Normal People 's Daisy Edgar-Jones Opens Up About Her Struggles with Hypochondria

Gabrielle Chung

Daisy Edgar-Jones is speaking out about her mental health.

The Normal People star, 22, opened up about her struggles with anxiety — particularly her experiences with hypochondria — during a recent appearance on the How to Fail podcast, telling journalist and host Elizabeth Day that the disorder manifested itself when she began doubting her decision to put off attending university to focus on acting.

"It's heartbreaking [to lose out at an audition] and there's the odd one that's really hard to get over. And sometimes, when I didn't get those parts, I'd spiral into doubts about whether I should go to university," she said.

"I didn't get work. I auditioned and I got close, and I found that very anxiety-making and I really struggled for a while," Edgar-Jones explained. "When I feel anxious, it sort of comes out in different ways for me. One of the ways is I kind of struggle a bit with hypochondria. I had a lot more free time because my friends were away at [university] living their best life ... and I was thinking, 'Gosh, am I missing out on life experience?' and so I would get quite anxious." Daisy Edgar-Jones

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"It sort of comes in waves. I've sort of had it for a while, and I just think it's my way kind of way of dealing with anxiety," the actress continued.

Hypochondria, also know as hypochondriasis or health anxiety, is described as "worrying excessively that you are or may become seriously ill" by the Mayo Clinic.

According to the institution, those who suffer from the disorder "may experience extreme anxiety that body sensations, such as muscle twitching or fatigue, are associated with a specific, serious illness. This excessive anxiety — rather than the physical symptom itself — results in severe distress that can disrupt your life."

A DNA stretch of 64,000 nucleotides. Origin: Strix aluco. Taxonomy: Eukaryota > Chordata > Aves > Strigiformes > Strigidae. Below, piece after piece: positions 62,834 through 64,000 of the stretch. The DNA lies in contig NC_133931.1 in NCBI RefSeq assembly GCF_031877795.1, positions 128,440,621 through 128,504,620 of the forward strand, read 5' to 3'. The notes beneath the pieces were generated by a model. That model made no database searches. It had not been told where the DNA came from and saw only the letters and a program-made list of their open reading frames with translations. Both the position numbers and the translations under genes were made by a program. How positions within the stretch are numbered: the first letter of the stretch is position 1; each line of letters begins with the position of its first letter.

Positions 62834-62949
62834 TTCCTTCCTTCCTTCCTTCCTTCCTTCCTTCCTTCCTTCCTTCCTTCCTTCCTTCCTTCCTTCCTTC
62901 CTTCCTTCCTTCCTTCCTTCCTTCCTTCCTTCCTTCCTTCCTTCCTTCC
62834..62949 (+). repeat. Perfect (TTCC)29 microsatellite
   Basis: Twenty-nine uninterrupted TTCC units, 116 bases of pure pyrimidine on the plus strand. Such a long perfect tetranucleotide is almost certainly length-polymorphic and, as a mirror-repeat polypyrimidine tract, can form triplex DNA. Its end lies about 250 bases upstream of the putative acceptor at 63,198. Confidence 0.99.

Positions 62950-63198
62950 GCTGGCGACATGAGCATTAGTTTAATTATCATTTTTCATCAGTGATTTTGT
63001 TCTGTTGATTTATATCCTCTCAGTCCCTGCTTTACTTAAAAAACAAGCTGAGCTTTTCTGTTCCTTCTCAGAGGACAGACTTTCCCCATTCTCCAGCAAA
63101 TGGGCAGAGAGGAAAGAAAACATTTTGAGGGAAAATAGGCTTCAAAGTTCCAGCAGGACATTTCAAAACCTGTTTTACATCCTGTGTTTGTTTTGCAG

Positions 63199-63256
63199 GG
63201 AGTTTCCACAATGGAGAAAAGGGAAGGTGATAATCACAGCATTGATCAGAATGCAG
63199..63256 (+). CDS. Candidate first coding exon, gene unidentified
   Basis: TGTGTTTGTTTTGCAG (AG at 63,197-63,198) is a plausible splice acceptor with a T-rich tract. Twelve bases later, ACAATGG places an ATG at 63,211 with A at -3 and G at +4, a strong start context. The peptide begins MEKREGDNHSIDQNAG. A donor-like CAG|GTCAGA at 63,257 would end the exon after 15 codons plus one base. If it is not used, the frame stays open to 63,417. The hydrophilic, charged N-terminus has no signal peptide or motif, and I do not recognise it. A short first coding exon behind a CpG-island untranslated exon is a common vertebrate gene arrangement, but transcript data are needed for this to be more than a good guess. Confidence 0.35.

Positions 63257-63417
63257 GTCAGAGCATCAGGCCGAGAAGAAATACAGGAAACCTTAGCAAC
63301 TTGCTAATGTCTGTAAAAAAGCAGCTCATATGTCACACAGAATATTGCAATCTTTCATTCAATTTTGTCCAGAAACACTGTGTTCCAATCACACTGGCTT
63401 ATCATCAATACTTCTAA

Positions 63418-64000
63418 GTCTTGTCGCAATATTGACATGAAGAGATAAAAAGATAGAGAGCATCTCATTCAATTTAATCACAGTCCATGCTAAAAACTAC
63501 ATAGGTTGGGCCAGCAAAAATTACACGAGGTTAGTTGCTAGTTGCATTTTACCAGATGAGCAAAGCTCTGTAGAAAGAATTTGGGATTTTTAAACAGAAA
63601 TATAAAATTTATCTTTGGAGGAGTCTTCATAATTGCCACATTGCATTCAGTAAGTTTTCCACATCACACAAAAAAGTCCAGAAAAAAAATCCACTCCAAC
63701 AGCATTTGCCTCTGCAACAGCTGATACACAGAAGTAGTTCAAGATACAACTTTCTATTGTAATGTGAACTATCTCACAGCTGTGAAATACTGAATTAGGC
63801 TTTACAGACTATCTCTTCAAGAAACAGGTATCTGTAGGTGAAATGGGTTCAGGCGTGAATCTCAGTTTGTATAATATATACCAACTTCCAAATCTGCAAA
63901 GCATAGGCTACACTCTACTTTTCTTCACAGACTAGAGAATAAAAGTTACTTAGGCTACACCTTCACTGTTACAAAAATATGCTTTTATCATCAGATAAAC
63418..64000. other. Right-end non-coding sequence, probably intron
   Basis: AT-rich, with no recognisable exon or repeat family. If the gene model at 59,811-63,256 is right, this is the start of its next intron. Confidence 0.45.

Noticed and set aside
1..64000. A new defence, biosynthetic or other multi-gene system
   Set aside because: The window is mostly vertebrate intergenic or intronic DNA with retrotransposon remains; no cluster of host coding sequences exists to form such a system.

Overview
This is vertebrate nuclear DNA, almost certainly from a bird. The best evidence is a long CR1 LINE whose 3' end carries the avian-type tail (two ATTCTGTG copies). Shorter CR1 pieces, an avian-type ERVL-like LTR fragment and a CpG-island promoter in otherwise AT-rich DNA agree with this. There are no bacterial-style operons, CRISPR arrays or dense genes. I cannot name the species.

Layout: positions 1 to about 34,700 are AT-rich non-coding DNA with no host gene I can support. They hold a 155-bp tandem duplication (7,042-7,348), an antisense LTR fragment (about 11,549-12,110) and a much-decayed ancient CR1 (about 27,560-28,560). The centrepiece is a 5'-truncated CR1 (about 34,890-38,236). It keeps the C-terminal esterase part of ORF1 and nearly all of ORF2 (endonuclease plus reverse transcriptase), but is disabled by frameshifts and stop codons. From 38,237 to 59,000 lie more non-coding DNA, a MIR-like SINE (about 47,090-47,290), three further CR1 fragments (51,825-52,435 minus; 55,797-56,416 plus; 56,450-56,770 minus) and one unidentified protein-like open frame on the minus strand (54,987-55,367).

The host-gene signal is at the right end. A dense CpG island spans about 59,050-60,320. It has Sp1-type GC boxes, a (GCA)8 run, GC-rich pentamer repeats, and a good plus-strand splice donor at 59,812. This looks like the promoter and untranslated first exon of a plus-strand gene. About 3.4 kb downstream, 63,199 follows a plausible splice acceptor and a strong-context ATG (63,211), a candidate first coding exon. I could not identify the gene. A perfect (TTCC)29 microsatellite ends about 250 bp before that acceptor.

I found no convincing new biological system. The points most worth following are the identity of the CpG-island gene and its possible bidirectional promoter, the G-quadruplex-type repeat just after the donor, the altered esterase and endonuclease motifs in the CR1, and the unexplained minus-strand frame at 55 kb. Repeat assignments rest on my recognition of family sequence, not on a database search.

In her interview, Edgar-Jones said her hypochondria "comes out in a sort of need to control" her life.

Enda Bowe/Hulu Daisy Edgar-Jones in Normal People

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"If I see a rash for example, I'm like, 'Okay. If I really need to overthink that and Google the heck out of that, then I'm controlling it in some way. If I find out that it's something really sinister, I've caught it before it could potentially become something worse,' " she explained, adding she "would kind of get a little bit obsessive over certain things" as a result.

However, Edgar-Jones isn't letting anxiety hold her back these days.

"I can laugh about it now, and I have found ways to deal with it, which is really good," she said. "More than anything, [it's] not letting myself Google stuff. ... If I believe that it's irrational thought, then I'll panic myself. But if I make sure I realize it isn't, then it's fine."